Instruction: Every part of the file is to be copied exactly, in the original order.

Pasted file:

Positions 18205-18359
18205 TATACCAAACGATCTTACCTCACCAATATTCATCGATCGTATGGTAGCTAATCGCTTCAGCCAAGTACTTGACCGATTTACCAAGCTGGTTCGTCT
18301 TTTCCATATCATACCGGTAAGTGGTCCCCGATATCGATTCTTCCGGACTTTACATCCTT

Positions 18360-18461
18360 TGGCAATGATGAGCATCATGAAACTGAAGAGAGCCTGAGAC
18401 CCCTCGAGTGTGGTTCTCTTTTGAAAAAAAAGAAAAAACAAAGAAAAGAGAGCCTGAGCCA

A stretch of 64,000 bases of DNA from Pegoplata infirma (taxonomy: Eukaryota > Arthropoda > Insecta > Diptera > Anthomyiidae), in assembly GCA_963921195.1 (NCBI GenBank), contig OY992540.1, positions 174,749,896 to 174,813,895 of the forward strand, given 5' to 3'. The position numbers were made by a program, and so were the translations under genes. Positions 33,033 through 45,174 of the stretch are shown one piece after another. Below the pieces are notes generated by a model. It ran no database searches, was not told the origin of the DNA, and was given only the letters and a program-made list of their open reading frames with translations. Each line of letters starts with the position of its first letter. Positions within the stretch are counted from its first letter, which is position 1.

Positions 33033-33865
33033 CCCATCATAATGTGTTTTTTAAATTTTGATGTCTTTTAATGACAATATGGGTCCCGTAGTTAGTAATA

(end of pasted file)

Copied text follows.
Positions 18205-18359
18205 TATACCAAACGATCTTACCTCACCAATATTCATCGATCGTATGGTAGCTAATCGCTTCAGCCAAGTACTTGACCGATTTACCAAGCTGGTTCGTCT
18301 TTTCCATATCATACCGGTAAGTGGTCCCCGATATCGATTCTTCCGGACTTTACATCCTT

Positions 18360-18461
18360 TGGCAATGATGAGCATCATGAAACTGAAGAGAGCCTGAGAC
18401 CCCTCGAGTGTGGTTCTCTTTTGAAAAAAAAGAAAAAACAAAGAAAAGAGAGCCTGAGCCA

A stretch of 64,000 bases of DNA from Pegoplata infirma (taxonomy: Eukaryota > Arthropoda > Insecta > Diptera > Anthomyiidae), in assembly GCA_963921195.1 (NCBI GenBank), contig OY992540.1, positions 174,749,896 to 174,813,895 of the forward strand, given 5' to 3'. The position numbers were made by a program, and so were the translations under genes. Positions 33,033 through 45,174 of the stretch are shown one piece after another. Below the pieces are notes generated by a model. It ran no database searches, was not told the origin of the DNA, and was given only the letters and a program-made list of their open reading frames with translations. Each line of letters starts with the position of its first letter. Positions within the stretch are counted from its first letter, which is position 1.

Positions 33033-33865
33033 CCCATCATAATGTGTTTTTTAAATTTTGATGTCTTTTAATGACAATATGGGTCCCGTAGTTAGTAATA